‘The Science of Porn’ – Mansplained

Posted on 24 September 2011 by

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Earlier this month myself and a few other feminist types decided to pop along to a presentation hosted by the Merseyside Skeptics Society entitled ‘The Science of Porn’ presented by Stuart J Ritchie of Edinburgh university psychology department. Admittedly we did not expect it to be a feminist friendly space but the scope for debate and the various ways in which I felt silenced pretty much for being a woman and the pleasure of having things ‘mansplained’ to me were disappointing. Mainsplaining is very well described by Karen Healy as:

“Mansplaining: when dudes explain to women subjects that the women in question know more about, but assume that they know better by virtue of being the man in the conversation. Bonus points if the man is explaining to you, little lady, how something you think is sexist is not really sexist.”

Here comes the science bit; concentrate!

The presentation entitled ‘The Science of Porn’ seemed to contain little science (or indeed porn). The title did not reflect the narrow focus which was based on studies proving porn does not turn people into violent sex offenders; which is a teeny tiny little peep into the issue and not at all what the majority of feminist anti porn campaigners highlight as the dangers of porn, despite the obligatory scary feminist out of context quotes from Dworkin used to reinforce the stereo type of ‘crazy feminists overreacting’. It  seemed geared towards easing the consciences of a room containing a sizeable proportion of self confessed porn users (including a counsellor for Wallassey who was happily making jokes about porn and violence against women in public, lovely). Bafflingly the discussion of what exactly constitutes ‘porn’ was avoided for being ‘boring’, leaving the problem of how on earth one can convincingly argue in either direction without being sure of exactly what it is you’re supposed to be arguing about.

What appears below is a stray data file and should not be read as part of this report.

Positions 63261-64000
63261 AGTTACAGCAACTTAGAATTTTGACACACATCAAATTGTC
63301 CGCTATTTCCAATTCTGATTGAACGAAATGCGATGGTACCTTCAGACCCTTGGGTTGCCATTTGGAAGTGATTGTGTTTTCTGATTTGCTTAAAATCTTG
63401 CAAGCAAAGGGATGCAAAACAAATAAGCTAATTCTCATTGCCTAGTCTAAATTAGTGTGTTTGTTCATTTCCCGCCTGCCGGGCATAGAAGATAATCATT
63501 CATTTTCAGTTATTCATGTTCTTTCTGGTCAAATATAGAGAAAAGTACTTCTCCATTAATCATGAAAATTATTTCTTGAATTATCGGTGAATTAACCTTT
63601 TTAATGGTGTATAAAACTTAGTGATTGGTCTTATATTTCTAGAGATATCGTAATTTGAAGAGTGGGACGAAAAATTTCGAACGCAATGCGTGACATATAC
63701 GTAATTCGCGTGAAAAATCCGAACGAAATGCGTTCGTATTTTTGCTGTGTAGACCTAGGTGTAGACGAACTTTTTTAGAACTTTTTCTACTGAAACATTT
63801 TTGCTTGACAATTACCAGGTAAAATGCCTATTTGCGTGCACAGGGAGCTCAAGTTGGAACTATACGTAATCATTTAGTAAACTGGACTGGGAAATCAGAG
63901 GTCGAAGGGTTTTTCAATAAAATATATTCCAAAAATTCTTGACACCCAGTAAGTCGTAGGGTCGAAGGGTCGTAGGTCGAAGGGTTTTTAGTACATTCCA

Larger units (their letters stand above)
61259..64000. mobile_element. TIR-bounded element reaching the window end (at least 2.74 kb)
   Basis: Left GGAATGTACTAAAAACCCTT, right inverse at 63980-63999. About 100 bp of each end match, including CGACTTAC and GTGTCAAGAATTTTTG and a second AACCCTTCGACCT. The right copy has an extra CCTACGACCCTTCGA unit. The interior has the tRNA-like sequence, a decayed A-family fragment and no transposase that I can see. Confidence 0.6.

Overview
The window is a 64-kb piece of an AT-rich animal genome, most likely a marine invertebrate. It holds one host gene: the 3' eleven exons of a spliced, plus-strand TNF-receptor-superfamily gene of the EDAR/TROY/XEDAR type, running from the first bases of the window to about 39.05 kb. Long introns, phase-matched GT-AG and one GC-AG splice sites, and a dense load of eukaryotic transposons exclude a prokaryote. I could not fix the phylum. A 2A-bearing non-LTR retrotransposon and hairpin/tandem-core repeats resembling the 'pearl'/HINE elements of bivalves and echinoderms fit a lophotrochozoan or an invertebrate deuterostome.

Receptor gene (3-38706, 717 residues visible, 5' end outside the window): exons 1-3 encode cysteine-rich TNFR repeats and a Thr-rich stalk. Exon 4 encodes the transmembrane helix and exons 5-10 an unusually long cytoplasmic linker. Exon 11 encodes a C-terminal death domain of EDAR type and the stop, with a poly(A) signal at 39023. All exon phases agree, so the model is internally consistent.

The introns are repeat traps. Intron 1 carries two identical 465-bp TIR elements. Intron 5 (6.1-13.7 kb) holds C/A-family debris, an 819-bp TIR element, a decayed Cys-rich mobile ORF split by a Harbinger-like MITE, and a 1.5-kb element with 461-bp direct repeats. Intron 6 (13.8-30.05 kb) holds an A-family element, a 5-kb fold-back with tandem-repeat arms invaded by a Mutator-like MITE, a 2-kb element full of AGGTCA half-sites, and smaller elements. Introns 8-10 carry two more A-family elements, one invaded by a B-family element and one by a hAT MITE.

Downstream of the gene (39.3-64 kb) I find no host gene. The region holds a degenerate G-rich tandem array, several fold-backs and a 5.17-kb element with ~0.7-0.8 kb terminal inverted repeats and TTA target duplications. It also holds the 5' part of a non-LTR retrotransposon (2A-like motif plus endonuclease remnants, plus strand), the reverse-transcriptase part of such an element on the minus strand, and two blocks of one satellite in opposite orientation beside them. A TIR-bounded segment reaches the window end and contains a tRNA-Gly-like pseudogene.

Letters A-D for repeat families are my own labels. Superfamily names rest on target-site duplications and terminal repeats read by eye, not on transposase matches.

Bra Burners and Moralists